Rose and I just started a new math program – we are trying out Miquon. So far it is going great, but I’m going to give it a few weeks before forming any opinion on it. After we finished Math Mammoth 1a, and while we waited for Miquon to arrive, we spent a lot of time playing Dino Math Tracks. I got this game way back when Grace was a kindergartner and it is just as popular with Rose as it was with her older siblings. This game is designed to teach place value skills and it does an awesome job of it. Before we started playing, Rose really did not understand place value at all and she had a hard time reading numbers over two digits. One of the reasons I did not like Math Mammoth for her is that it just wasn’t giving her a good sense of number value; she found any discussion of place value super confusing. After we played Dino Math Tracks twice, she could easily read a 4-digit number and she understood what each number really stood for. Pretty impressive stuff!
As you can see, the Dino Math Tracks board is brightly colored and covered in…dino tracks!  Each player (there can be up to four) chooses a dino herd to play with. There are three different dino herds, plus a herd of woolly mammoth. Each of the four herd members is a different color to match the track they will follow on the board.  Your 1000th place dino is blue and follows the blue tracks, your 100th place dino is purple and follows the purple tracks, and so forth. The object is to get all your dinos to the finish line first.

On your turn, you roll four dice and line them up on the little place value chart in front of you. The dice can be arranged in any order you wish – their order determines how many each dino will move. The 1000th place dino would move six on this turn! I always ask Rose to read the number she has made out loud.

I really love the dino playing pieces. They are so cute and colorful! They are made of a kind of rubbery material and have a nice feel to them.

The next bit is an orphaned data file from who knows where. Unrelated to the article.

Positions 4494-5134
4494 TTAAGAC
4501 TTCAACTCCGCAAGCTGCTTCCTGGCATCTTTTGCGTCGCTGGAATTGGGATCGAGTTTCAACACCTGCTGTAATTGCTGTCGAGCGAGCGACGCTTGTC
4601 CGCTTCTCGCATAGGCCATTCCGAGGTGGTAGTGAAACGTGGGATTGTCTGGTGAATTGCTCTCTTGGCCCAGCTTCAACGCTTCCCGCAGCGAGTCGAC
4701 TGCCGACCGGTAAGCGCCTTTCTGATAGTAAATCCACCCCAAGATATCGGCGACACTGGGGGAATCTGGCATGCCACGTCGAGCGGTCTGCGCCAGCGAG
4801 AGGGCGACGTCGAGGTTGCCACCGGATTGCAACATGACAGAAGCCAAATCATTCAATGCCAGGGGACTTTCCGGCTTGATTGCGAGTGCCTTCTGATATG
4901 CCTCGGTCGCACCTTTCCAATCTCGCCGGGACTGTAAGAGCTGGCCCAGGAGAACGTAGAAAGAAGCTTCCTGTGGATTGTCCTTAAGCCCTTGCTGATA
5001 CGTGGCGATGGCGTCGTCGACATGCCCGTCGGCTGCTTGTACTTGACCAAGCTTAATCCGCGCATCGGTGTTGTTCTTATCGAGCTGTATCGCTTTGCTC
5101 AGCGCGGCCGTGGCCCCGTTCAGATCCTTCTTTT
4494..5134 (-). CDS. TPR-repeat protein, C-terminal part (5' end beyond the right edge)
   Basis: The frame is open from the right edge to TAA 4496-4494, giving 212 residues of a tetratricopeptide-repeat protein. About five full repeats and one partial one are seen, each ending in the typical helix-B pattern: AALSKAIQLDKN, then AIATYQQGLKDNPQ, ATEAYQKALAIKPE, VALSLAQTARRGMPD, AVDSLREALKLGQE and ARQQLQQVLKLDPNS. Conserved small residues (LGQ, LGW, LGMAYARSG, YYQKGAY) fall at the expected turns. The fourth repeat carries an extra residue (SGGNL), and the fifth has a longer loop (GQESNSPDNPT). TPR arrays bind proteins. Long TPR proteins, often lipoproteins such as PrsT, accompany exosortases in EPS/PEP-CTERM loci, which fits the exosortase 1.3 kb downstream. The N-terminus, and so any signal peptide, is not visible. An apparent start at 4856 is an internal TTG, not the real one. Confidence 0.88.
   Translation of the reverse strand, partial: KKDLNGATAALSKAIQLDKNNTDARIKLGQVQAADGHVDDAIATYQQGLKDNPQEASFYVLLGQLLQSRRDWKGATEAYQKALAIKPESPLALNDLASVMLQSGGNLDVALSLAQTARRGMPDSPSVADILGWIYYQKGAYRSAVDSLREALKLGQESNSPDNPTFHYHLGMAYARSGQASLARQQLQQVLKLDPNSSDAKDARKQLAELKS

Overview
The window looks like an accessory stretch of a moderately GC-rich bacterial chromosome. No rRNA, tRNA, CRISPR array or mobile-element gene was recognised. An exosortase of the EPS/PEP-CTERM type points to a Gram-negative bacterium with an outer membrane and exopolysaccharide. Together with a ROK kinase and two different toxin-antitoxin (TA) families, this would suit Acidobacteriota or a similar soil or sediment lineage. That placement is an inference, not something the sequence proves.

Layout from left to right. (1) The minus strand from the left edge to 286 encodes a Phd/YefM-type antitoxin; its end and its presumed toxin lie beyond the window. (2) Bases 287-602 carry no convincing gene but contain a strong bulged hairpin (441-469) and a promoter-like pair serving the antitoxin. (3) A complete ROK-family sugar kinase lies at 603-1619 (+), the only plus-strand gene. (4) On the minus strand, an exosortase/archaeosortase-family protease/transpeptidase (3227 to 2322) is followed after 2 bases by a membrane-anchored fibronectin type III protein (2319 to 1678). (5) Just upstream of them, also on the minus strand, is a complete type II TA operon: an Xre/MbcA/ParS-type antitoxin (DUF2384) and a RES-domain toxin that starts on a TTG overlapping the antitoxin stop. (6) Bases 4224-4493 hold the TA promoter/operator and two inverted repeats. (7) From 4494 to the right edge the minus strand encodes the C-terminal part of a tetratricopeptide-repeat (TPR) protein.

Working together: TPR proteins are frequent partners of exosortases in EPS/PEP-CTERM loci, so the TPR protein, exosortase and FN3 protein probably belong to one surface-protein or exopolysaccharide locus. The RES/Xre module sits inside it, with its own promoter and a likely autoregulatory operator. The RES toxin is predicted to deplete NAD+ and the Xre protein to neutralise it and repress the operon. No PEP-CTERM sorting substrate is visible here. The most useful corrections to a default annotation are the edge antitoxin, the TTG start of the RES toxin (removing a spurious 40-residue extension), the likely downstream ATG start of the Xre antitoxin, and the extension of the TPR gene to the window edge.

This is a game of strategy too, since you choose the 4-digit number to make.  I had to help Rose with her strategy the first couple of games, showing her how she could put a bigger number in the 10’s spot if that dino was lagging behind, but she caught on quickly.  When two dinos end up on the same space they have a showdown, which involves rolling a special green die to see who gets the higher number. A little extra math practice!

There are several options given to make the game easier or harder. To make it easier, you can play with just the ones or the ones and the tens.  You can up the challenge by adding in the math problem cards, which ask you to solve addition and subtraction problems.  We haven’t tried those yet, but I am sure we will when she is ready.

The only downside I have found to this game is that the board is pretty compact, so if more than two people play it gets crowded. But that doesn’t stop her older brothers from asking to join in. We are still playing Sum Swamp, but Dino Math Tracks is definitely the new favorite math game around here.

more than halfway

Most of my kiddos hit week 21 of our 36-week year this week. They are behind in some things, ahead in others, but on average week 21 is the week we are working on. This is the first year that I planned most subjects out week-by-week and it has been really great. It took some time over the summer to set up, but it will take even less time this summer since I am used to doing it. Having that plan in place has saved me so much time this year, plus it helps keep me on track when I am tempted to slack off. Basically, I just set up a spreadsheet with a row for each week and plugged in lesson numbers for math, writing, grammar, logic….whatever I hoped we would accomplish each week. I also plugged in Book Shark weeks, which don’t match up with the week we are currently working on because, except for Rose, we didn’t start with week 1 of Book Shark at the start of the year. Months ago I said that I would do a post on how I set up our 36-week plan, but I haven’t gotten around to it yet. Soon!

I updated our curriculum page to better reflect what we are actually doing. I was surprised to find that very few updates were needed because we have not had to drop or change a lot of things.

A few mid-year updates….

Rose (6): We dropped Song School Latin shortly before the holidays, because she wasn’t very interested. She has been asking about it lately so we may start again, but it isn’t a priority right now. The only other changes we have made are in the math department. Rightstart B was just not working for her (too  many bits and pieces), so I switched her to Math Mammoth. We finished MM 1A, then I decided to try MiquonMM just wasn’t too interesting for either of us and she wasn’t getting any of that strong “math sense” that I think my other three picked up from Rightstart. I have high hopes for Miquon and will definitely do a blog post on it once we’ve had a chance to get acquainted with the program. She is flying through Bookshark K, because the readings are light and she always wants to do more. I think we will finish with that by the end of March.